I have a confession to make. I have developed a habit during Mass that might look a little odd at first glance. Essentially its people watching, but what I am actually doing is looking for Christ in the Mass.
Take this past week for example. A family with young children were in front of me. Toys multiplied, children climbed on Mom, boy sprawled across the pew with eyes staring up at me. Those eyes by the way, said very clearly that he was at this point more than ready to go home after the eternity of the hour they were experiencing. Anyone who knows me would likely expect this would be a recipe for disaster, especially if I am trying to pray. However, these are some of the most precious moments to me in Mass.
We are taught that Christ is present in the Mass in the priest, the Gospel, the Sacrament, and the people gathered in sacrifice. That is one way to say that he is wonderfully present throughout the Mass.
Some people I know worship quite austerely and devoutly. Their bodies seem rigid and quiet. And when I see them praying, I tend to feel like a “bad German.” Not that I care but even as a convert I have a twinge of German Catholic guilt in the back of my mind. One of the ways that I worship, however, is by taking it all in. Jesus, whom I adore, is present and I don’t want to miss a thing.
- People shifting in their seat during a difficult homily? Jesus is there.
- An individual begrudgingly being conscripted into serving as an usher because someone thought it would be nice if the young would participate in Mass? Jesus is there.
- A priest pausing to adjust the height of the missal in the hands of an altar server? Jesus is there.
For me being aware of all of the people, the art, and the music, in the sanctuary, is not a distraction. Rather, for me it is deep prayer. I may not be able to understand how God is present in the incidental or the mundane, but I always welcome His presence and His insight into His person and nature. It allows me to pray for and with those present, and it allows me in a limited way to hear God speak to His people.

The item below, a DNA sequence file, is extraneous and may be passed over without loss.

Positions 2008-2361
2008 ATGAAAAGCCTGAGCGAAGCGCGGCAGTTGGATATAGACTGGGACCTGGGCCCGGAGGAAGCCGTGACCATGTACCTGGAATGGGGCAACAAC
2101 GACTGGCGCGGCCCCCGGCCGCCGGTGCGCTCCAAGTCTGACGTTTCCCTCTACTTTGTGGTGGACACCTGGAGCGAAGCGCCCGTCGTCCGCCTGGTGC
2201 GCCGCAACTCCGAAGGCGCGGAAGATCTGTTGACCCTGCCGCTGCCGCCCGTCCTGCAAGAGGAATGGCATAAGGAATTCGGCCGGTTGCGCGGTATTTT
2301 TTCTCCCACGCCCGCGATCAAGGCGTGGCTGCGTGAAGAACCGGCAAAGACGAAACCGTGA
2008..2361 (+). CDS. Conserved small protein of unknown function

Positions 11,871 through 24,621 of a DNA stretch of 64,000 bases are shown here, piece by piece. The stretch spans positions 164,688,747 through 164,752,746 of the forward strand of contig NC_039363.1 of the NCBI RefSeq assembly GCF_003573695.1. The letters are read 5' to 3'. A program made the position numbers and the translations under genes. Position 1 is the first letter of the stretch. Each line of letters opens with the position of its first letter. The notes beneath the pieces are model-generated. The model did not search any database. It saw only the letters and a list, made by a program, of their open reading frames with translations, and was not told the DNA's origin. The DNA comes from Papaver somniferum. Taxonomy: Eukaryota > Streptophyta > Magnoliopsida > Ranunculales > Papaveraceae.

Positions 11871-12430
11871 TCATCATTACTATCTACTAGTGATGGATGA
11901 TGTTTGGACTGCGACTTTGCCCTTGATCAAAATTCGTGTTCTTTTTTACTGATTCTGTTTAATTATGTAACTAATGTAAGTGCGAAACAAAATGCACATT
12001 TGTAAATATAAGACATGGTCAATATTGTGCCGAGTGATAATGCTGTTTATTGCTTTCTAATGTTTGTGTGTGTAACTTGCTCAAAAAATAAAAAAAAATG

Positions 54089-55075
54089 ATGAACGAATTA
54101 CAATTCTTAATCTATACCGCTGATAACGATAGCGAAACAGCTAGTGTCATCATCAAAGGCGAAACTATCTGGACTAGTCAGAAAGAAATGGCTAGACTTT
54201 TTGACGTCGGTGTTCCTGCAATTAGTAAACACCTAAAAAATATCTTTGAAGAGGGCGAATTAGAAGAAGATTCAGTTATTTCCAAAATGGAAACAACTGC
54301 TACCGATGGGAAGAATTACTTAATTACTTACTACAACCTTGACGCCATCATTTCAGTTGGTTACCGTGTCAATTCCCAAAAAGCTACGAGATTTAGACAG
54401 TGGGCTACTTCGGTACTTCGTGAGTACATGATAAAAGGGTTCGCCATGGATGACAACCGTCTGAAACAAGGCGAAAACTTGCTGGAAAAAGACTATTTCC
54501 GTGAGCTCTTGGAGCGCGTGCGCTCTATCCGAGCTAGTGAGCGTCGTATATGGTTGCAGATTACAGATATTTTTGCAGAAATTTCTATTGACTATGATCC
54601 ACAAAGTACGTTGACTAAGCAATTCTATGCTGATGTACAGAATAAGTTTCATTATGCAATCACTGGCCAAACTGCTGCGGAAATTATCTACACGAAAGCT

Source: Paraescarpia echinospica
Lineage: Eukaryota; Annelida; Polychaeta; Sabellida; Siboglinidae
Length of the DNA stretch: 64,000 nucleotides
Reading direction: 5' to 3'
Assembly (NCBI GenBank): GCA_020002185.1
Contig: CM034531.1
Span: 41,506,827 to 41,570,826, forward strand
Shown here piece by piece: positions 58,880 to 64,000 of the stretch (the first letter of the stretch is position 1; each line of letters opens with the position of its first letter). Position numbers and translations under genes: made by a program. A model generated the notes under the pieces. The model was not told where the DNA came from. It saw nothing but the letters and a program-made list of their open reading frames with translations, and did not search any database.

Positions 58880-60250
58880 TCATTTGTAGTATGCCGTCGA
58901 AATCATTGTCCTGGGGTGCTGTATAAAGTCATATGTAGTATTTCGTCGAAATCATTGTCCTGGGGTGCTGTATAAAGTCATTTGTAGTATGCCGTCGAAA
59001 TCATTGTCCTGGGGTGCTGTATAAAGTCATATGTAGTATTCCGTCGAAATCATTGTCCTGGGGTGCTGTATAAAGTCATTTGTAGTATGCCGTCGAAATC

I am not claiming anything audacious here. I am no more a prophet than the next baptized Christian. But as Christians we are not alone in this relationship. It is necessarily communal. And when Christ is offering himself in the utmost humility of bread and wine to you, he offers it in the sight of all.
I am reminded of when a young man kneels in public to ask for the hand of a lady in marriage. So, to here Jesus waits for yours and my response. Will you accept with joy? Will you brush it off as mundane and expected? Will you utterly reject Him? And once again I am left in awe of his wonderful love for us. These are the kinds of thoughts that may go through my mind during Mass, as I watch the people around me.
So, I ask for your forgiveness in advance, in case my eyes may wander in Mass, or if you notice me staring at something or even yourself during the liturgy. I assure you I am not really looking at you.
I am looking at Jesus, whom I love.